Gwen Ifill Fellowship

Gwen Ifill Fellowship


ANNOUNCER: Washington Week with Gwen Ifill was a
mainstay for public television audiences for decades. Gwen’s legacy is to support
young journalists and journalists of color, through the Gwen Ifill fund for
journalism excellence at WETA. Gwen Ifill fellows gain hands-on experience.
Mentored by Washington Week and NewsHour teams, offering the Public Broadcasting
System a pipeline of promising new talent. GIKANDI: So I applied to be a Gwen Ifill fellow, because I wanted to gain more experience in the news industry and I’d
always grown up listening and watching Gwen Ifill. The Gwen Ifill fellowship gave me both the opportunity to see the whole process of a weekly show, it also
allowed me to slowly branch into writing about the news which is what I wanted to
do. PLESSET: I’ve always been you know interested in pursuing a journalism career
and being a reporter but a lot of my past experience had been in news
writing and I really want to learn more about broadcast journalism and production. COONEY: The fellowship was a really good opportunity for me to hone my skills,
hone my craft as a journalist. I got to learn more about video editing, I got to
learn more about writing. I got to work with a really great team, who taught me a
lot about television producing and how to make a really great show. PLESSET: One thing I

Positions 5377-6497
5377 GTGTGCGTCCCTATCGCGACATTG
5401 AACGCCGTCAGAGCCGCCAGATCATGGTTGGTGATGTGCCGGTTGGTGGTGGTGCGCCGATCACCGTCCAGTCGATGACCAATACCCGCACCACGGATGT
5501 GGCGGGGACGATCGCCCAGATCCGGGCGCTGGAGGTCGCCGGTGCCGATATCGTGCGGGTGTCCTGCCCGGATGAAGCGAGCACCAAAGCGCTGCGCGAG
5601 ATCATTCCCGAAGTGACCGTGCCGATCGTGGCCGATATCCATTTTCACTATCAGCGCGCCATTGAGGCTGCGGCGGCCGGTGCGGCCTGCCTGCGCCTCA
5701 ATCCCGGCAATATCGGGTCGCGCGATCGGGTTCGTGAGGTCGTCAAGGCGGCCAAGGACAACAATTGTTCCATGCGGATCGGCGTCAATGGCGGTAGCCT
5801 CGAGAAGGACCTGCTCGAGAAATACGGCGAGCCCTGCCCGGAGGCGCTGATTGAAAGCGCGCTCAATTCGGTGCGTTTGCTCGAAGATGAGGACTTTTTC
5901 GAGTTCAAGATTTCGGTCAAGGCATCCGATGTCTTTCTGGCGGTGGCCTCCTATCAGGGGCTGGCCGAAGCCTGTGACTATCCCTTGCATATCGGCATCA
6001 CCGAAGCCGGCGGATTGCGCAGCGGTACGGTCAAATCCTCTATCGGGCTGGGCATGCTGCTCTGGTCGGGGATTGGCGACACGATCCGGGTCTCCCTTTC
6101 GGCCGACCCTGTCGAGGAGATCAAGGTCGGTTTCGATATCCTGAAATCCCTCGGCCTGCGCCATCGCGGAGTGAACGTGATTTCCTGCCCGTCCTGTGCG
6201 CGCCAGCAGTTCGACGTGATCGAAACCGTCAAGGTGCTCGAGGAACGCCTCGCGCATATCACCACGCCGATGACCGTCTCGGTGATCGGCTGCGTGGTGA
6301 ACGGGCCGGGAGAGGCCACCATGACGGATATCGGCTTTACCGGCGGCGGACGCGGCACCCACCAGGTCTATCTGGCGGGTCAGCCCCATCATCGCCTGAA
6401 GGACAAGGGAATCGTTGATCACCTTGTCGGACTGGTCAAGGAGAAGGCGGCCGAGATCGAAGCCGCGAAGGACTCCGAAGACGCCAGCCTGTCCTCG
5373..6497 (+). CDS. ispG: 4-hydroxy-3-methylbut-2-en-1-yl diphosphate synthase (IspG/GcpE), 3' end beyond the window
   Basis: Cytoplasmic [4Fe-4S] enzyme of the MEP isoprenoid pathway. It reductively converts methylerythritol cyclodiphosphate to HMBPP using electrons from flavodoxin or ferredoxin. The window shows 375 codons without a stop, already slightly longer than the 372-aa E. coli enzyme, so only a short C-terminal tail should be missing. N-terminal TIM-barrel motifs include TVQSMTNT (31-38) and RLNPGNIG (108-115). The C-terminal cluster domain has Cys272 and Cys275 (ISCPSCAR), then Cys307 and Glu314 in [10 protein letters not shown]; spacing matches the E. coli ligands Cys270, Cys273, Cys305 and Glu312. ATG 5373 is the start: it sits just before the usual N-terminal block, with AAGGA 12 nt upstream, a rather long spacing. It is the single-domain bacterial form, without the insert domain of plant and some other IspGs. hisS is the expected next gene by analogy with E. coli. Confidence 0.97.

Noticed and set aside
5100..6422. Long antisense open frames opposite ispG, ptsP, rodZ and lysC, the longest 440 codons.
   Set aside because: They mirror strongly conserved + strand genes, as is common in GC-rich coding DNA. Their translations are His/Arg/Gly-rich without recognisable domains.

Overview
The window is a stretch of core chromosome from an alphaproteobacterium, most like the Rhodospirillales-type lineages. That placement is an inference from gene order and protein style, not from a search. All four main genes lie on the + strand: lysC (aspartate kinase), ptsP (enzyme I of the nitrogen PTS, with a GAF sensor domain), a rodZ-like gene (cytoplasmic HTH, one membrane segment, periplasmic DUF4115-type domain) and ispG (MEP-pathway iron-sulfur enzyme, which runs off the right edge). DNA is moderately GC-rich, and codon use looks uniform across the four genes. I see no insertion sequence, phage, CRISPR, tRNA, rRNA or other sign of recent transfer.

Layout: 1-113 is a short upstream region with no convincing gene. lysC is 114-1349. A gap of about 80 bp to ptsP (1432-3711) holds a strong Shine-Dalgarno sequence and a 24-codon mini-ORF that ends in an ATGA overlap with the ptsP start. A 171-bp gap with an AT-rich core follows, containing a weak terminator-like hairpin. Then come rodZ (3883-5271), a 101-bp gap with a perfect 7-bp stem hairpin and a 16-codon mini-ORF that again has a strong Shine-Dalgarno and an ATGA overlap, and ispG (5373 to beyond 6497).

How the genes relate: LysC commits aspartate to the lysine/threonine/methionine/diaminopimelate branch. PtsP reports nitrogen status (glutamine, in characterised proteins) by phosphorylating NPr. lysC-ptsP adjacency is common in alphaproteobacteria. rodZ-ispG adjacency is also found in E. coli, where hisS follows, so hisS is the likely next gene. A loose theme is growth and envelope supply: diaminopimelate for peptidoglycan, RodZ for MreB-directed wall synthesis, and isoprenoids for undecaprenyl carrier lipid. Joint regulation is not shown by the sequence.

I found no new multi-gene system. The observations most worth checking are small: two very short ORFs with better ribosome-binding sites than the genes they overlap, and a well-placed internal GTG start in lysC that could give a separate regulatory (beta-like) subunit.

especially loved about this position was that while I had my you know specific
tasks for each day there was a lot of room for me to grow and you know suggest my own projects to work on. I really appreciated that space to sort of make
the position sort of my own. MONTGOMERY: What I’ve learned is how important each part of the process is in producing a live, national, weekly political show and it’s
really important to be able to rely on the team that you’re working with to you
know, keep up with the ever-changing headlines and make sure that you’re
being completely accurate. COONEY: During the time of my fellowship, I was able to meet some folks at the PBS Newshour and was able to and start working at the
NewsHour as a social media editor. GIKANDI: I’m currently based in Nairobi, Kenya and the best advice I got from Robert Costa, was to focus on the story, on the real people
and it’s helped me become a better journalist here in East Africa. COONEY: The thing that I value most about being a journalist and working for PBS
programming is that we get time to tell our stories, we get to give our viewers
and listeners context, we get to shine a light on the subjects, not heat. Working with Gwen was one of the best
things in my career, in my life. MONTGOMERY:I wanted to learn from the place that you know, was known for its civil discourse and factual analysis. And the late Gwen Ifill
embodied all those traits and so much more. Washington Week continues to carry on that legacy. ANNOUNCER: To learn how you can support the Gwen Ifill fund for journalism excellence, visit WashingtonWeek.org or
call (703) 998-1834.

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